How/What + exclamative

Discussion in 'Spanish-English Grammar / Gramática Español-Inglés' started by rarufriki, Jan 29, 2013.

  1. rarufriki

    rarufriki Junior Member

    :warn: NEW QUESTION :warn:

    (He creado un nuevo tema porque hablando en un hilo antiguo, nadie ve la pregunta, y me urge entender resolver la duda ... este es el hilo: Moderadores, por favor fusionen temas o borren este cuando la pregunta esté resuelta).

    No sé si estará bien retomar este tema, pero tengo la misma duda y me da palo abrir otro :/

    Es con respecto a las respuestas de Agró. He notado que con todos los ejemplos que ha puesto de "what" siempre usa un indefinite article "a", pero no con "how". But look at this:

    How intelligent a liar he was!

    What a (good) liar he is!

    Both of them use indefinite article and look pretty much the same to me... Same structure and all. Or maybe I'm just blinded right now, and fail to see any difference. I also have another example, not indifenite article included:

    How nice people were in stores and restaurants in that area!

    I found it in a mutiple choice exam, and I picked the answer How/What (both possible). But only how is correct. Why? Can someone enlighten me? Some kind of rule or something?

    ¡Espero que alguien conteste aunque el hilo sea antiguo!
    Thanks a lot in advance :)
  2. micafe

    micafe Senior Member

    United States
    Spanish - Colombia
    Your question is very interesting, I had never thought this could be a problem. I've been trying to find a way to explain it without any success.

    It's a matter of word order. When you use "what" before a noun you must use the article even if there's an adjective between the two words: "What a pretty girl she is!".

    When you use "how" you must put the adjective right after it: "how pretty she/that girl is".

    In Spanish we generally use only "Qué": "Qué niña tan bonita (es ella)" - "qué bonita es esa niña".

    It occurs to me that in order to understand how the sentence is constructed, you can use the word "cuán" instead of "qué" in Spanish:

    "Cuán bonita es esa niña" = "how pretty that girl is" . They have a similar construction, the adjective comes after "how" and "cuán". In English you can't use "what" before the adjective in this sentence.

    "How nice people were in stores and restaurants in that area!" = "Cuán amables fueron/eran las personas en las tiendas y restaurantes.....". In English you can't say "what nice people were...."

    I don't know if this makes any sense. It's really difficult to explain. I'm sorry.:eek:. I did my best..
    Last edited: Jan 29, 2013
  3. AquisM Senior Member

    Hong Kong
    Actually, in my opinion, you can say "what nice people were...", but there is a subtle difference. In "How nice people...", were is used copulatively and would correspond to the Spanish verb ser. I would say that "How nice were those people..." (note: a direct translation of micafe's example - cuán amables son...) is a more fluent and normal structure, butthat can be understood from what was given to you. In "What nice people were...", nice people is operating as a noun phrase and were denotes existence, corresponding to the verb haber. The sentence would become Qué gente amable había en..., if that makes any sense at all in Spanish. :S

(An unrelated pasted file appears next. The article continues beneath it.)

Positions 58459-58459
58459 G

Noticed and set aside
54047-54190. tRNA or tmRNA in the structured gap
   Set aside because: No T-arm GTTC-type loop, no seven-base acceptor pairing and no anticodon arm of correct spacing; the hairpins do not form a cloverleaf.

In my opinion, the simplest way to look at it is that noun phrases go with what and adjectives go with how. To test whether to use what or how, rephrase the sentense into a statement. How pretty that girl is becomes That girl is pretty, so pretty is an adjective here and how is correct. What nice were those people in the stores... can be reconstructed as People in the stores... were nice so nice is an adjective and what is not correct, whereas What nice people were in the stores... becomes Nice people were in the stores..., so nice people is a noun phrase, and what is correct.
  4. rarufriki

    rarufriki Junior Member

    Thanks for your replies!

    So, in the end, it's just a matter of where the article is placed, adding AquisM's gramatical explanation.

    What a ...(adj) noun
    How .... adj (a noun)

    What NEEDS a noun.
    How NEEDS an adjective

    (I hadn't thought of that before! It's certainly possible to say "What a (stunning) woman!" or "How cheesy (that movie was)!"

    Is that it? I think it makes sense! Correct me if I'm wrong :)

    Thanks a lot for your help!
  5. AquisM Senior Member

    Hong Kong
    Basically, that's it. Of course, you wouldn't need the article if the noun is plural (What a stunning woman but what stunning women).
  6. SevenDays Senior Member

    Singular common count nouns need a determiner; we say she is a girl, she is the girl, she is my girl, she is that girl, she is some girl, but never "she is girl." "A," "the," "my," "that" and "some" function as determiners; they specify "girl" in some fashion. "What" is also a determiner, and so we say what girl? In what a liar he is, "a" functions as determiner, and "what" as exclamative, but in what liar he is, "what" plays both functions: determiner and exclamative. That's also what happens in what good liar he is, where "what" has two roles. Articles are the most common determiners, and so we typically add them even when "what" plays that same function: what a good liar he is. On the other hand, "how" is an adverb, and never functions as determiner. For that reason, whenever we have a singular common count noun, a determiner is needed: How intelligent a liar he was! How clever that boy is!
  7. rarufriki

    rarufriki Junior Member

    SevenDays, thanks a million! :eek:

    I don't think I'll ever forget that explanation! I didn't know anything about determiners or what type of word "how" was.

    Really useful answers everybody. Thanks! :)

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